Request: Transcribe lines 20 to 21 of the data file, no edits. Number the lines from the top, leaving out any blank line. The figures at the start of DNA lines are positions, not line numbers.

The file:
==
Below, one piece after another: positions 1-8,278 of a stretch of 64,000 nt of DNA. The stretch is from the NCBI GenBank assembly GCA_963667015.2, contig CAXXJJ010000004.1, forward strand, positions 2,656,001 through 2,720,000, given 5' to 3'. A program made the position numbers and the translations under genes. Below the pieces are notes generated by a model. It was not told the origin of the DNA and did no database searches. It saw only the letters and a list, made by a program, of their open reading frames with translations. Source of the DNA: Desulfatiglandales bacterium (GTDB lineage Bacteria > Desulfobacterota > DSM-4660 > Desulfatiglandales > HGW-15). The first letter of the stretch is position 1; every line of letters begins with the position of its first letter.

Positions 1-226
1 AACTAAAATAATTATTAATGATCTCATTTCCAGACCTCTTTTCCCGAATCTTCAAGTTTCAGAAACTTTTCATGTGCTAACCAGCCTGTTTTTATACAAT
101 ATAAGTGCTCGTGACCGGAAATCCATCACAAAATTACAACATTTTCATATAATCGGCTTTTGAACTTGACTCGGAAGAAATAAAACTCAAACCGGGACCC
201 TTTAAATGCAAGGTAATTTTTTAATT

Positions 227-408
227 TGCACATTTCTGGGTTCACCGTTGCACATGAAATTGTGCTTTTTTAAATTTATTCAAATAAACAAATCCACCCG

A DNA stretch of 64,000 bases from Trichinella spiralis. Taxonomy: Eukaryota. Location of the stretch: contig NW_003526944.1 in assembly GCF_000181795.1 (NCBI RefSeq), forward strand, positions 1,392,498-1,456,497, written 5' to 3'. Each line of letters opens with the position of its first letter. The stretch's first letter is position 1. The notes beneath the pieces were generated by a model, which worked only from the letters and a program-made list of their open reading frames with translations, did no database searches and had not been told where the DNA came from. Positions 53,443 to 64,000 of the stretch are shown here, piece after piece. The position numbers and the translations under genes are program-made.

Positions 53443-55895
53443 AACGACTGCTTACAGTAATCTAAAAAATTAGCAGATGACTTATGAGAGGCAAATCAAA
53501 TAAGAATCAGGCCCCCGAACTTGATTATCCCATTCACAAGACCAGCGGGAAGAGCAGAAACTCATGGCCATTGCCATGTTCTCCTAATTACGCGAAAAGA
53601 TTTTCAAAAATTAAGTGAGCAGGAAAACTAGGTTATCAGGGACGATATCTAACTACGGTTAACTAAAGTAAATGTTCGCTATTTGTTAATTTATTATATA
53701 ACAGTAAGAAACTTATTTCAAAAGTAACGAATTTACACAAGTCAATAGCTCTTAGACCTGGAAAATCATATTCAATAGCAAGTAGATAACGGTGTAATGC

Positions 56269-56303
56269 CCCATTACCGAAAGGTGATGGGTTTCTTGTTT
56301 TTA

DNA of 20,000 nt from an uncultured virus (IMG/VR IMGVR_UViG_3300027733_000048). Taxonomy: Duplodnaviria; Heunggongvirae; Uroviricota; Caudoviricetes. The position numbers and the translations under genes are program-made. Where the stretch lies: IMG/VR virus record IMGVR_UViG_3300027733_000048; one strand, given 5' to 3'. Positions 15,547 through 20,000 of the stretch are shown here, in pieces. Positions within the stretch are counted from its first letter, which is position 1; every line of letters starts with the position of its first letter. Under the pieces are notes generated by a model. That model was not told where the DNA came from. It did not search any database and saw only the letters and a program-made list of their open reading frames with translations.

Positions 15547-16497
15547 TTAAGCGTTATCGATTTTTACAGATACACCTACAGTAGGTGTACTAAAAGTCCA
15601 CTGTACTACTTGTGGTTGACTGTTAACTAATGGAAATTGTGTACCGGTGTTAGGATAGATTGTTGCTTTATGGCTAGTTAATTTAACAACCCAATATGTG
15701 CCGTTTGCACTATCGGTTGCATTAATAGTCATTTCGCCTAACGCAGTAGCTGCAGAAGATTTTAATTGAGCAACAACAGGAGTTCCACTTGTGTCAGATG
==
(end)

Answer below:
15601 CTGTACTACTTGTGGTTGACTGTTAACTAATGGAAATTGTGTACCGGTGTTAGGATAGATTGTTGCTTTATGGCTAGTTAATTTAACAACCCAATATGTG
15701 CCGTTTGCACTATCGGTTGCATTAATAGTCATTTCGCCTAACGCAGTAGCTGCAGAAGATTTTAATTGAGCAACAACAGGAGTTCCACTTGTGTCAGATG